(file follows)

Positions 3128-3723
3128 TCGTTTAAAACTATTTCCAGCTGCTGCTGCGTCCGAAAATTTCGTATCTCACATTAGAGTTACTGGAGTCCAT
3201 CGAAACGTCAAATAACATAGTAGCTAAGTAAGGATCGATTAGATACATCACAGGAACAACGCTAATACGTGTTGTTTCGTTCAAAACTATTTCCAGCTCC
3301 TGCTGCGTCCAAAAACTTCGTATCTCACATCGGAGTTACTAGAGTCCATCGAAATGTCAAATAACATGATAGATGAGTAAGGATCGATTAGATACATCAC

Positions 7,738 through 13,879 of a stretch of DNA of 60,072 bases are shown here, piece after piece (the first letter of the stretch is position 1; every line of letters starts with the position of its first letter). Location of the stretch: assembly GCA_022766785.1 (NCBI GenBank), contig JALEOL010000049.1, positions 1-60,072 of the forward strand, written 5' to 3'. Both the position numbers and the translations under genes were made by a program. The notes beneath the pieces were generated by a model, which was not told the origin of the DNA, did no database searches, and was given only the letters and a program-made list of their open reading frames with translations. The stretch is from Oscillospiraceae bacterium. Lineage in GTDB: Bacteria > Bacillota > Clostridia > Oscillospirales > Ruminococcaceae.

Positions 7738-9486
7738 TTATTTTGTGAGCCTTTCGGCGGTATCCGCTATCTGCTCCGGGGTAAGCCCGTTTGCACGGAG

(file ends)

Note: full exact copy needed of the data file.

Positions 3128-3723
3128 TCGTTTAAAACTATTTCCAGCTGCTGCTGCGTCCGAAAATTTCGTATCTCACATTAGAGTTACTGGAGTCCAT
3201 CGAAACGTCAAATAACATAGTAGCTAAGTAAGGATCGATTAGATACATCACAGGAACAACGCTAATACGTGTTGTTTCGTTCAAAACTATTTCCAGCTCC
3301 TGCTGCGTCCAAAAACTTCGTATCTCACATCGGAGTTACTAGAGTCCATCGAAATGTCAAATAACATGATAGATGAGTAAGGATCGATTAGATACATCAC

Positions 7,738 through 13,879 of a stretch of DNA of 60,072 bases are shown here, piece after piece (the first letter of the stretch is position 1; every line of letters starts with the position of its first letter). Location of the stretch: assembly GCA_022766785.1 (NCBI GenBank), contig JALEOL010000049.1, positions 1-60,072 of the forward strand, written 5' to 3'. Both the position numbers and the translations under genes were made by a program. The notes beneath the pieces were generated by a model, which was not told the origin of the DNA, did no database searches, and was given only the letters and a program-made list of their open reading frames with translations. The stretch is from Oscillospiraceae bacterium. Lineage in GTDB: Bacteria > Bacillota > Clostridia > Oscillospirales > Ruminococcaceae.

Positions 7738-9486
7738 TTATTTTGTGAGCCTTTCGGCGGTATCCGCTATCTGCTCCGGGGTAAGCCCGTTTGCACGGAG